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Need for Speed Award


1966 Chaparral 2E Can-Am Race Car


Owned by The Petroleum Museum, Midland,Texas

Chaparral 2E

According to Wikipedia: "The 2E was based on the Chevrolet designed aluminum 2C chassis and presented Jim Hall's most advanced aerodynamic theories to the racing world in the 1966 inaugural Can-Am championship. The 2E established the paradigm for virtually all racing cars built since.[2] It was startling in appearance, with its radiators moved from the traditional location in the nose to two ducted pods on either side of the cockpit and a large wing mounted several feet above the rear of the car on struts. The wing was the opposite of an aircraft wing in that it generated down-force instead of lift and was attached directly to the rear hubs, loading the tires, for extra adhesion while cornering. A ducted nose channeled air from the front of the car up, creating extra down-force as well. By depressing a pedal that was in the position of the clutch pedal on a car with a manual transmission, Hall was able to feather, or flatten out, the negative angle of the wing when down-force was not needed, such as on a straight section of the track, to reduce drag and increase top speed. In addition, an interconnected air dam closed off the nose ducting for streamlining as well. When the pedal was released, the front ducting and wing returned to their full down-force position. It was a brilliant design. Within two years every sports racing car, as well as Formula One car, had wings on tall struts, although many were not as well designed as Hall's. The resulting accidents from their failures caused movable wings (as movable aerodynamic devices) to be outlawed after the 1967 season by the FIA, which sanctioned most professional road racing."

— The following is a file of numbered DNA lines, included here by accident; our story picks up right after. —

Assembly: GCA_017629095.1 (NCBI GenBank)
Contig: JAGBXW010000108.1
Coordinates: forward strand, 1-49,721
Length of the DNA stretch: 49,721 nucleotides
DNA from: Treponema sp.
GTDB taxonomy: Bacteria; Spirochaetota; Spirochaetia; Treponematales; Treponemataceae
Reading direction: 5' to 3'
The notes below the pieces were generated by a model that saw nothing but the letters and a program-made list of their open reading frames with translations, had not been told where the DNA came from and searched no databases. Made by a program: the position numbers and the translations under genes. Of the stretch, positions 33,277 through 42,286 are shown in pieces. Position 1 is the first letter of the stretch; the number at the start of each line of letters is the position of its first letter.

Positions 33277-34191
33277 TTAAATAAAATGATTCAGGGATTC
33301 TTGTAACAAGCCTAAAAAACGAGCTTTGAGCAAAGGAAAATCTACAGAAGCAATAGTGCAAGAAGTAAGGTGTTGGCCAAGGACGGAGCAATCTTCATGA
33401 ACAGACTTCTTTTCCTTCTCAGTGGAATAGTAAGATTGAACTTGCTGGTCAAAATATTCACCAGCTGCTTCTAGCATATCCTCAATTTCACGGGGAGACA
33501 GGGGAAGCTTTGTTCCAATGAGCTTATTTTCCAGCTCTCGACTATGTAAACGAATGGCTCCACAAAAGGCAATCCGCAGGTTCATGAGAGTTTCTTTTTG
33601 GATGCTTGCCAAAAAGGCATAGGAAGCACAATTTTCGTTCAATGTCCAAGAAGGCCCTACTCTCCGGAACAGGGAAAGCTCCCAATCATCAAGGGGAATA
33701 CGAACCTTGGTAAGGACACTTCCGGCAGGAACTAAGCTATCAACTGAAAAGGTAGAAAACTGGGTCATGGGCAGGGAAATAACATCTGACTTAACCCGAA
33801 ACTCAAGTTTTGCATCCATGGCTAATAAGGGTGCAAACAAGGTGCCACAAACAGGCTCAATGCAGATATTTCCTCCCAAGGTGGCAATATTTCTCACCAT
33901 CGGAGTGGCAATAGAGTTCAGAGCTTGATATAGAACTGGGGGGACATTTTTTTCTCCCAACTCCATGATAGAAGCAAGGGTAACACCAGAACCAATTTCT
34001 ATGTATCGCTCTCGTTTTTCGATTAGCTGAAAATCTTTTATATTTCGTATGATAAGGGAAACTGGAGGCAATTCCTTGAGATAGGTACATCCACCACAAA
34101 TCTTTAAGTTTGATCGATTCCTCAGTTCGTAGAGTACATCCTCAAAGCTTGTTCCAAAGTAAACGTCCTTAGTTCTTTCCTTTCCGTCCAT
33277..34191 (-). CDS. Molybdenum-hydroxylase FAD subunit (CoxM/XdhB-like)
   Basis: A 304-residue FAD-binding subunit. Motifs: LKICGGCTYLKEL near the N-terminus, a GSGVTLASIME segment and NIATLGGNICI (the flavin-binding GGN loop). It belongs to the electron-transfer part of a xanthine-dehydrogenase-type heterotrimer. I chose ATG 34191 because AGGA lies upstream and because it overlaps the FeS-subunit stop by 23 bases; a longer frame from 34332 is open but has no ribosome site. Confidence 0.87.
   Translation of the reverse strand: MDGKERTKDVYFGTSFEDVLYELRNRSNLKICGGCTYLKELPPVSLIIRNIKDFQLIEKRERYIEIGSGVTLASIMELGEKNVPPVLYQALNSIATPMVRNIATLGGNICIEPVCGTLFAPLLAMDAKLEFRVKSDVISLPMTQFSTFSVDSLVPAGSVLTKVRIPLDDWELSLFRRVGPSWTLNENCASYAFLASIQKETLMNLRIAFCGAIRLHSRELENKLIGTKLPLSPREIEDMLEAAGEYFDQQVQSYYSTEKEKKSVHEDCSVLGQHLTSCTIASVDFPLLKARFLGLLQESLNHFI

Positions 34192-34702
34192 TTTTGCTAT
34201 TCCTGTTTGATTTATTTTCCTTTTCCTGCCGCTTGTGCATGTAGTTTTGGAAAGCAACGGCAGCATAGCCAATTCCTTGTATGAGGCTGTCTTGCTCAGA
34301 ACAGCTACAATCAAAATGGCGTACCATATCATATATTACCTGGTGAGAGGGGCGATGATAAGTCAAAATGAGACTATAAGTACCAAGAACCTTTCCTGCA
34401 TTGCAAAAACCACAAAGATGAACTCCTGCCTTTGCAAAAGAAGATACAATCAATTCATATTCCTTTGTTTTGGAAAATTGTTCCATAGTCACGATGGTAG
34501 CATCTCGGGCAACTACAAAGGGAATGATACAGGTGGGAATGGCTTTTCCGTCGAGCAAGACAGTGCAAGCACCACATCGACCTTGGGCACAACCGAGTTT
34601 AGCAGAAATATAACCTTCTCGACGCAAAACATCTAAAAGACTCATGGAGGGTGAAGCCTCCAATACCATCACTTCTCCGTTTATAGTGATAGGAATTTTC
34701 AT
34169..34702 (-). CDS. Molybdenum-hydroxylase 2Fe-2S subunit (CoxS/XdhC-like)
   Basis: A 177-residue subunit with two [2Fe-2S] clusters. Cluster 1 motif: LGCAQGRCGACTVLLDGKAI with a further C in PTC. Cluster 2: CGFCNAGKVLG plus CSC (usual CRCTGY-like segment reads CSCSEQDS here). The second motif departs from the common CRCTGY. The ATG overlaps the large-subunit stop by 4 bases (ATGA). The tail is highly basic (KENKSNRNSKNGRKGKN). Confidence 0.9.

"The 2E scored only one win in Laguna Seca with Phil Hill driving, but the reason for this may have been the larger engines the other competitors were using. Hall stuck to an aluminum 5.3 liter Chevrolet engine in his lightweight racer, while the other teams were using 6 and sometimes 7 liter iron engines, trading weight for power."

"The 2E was a crowd favorite and remains Jim Hall's favorite car."

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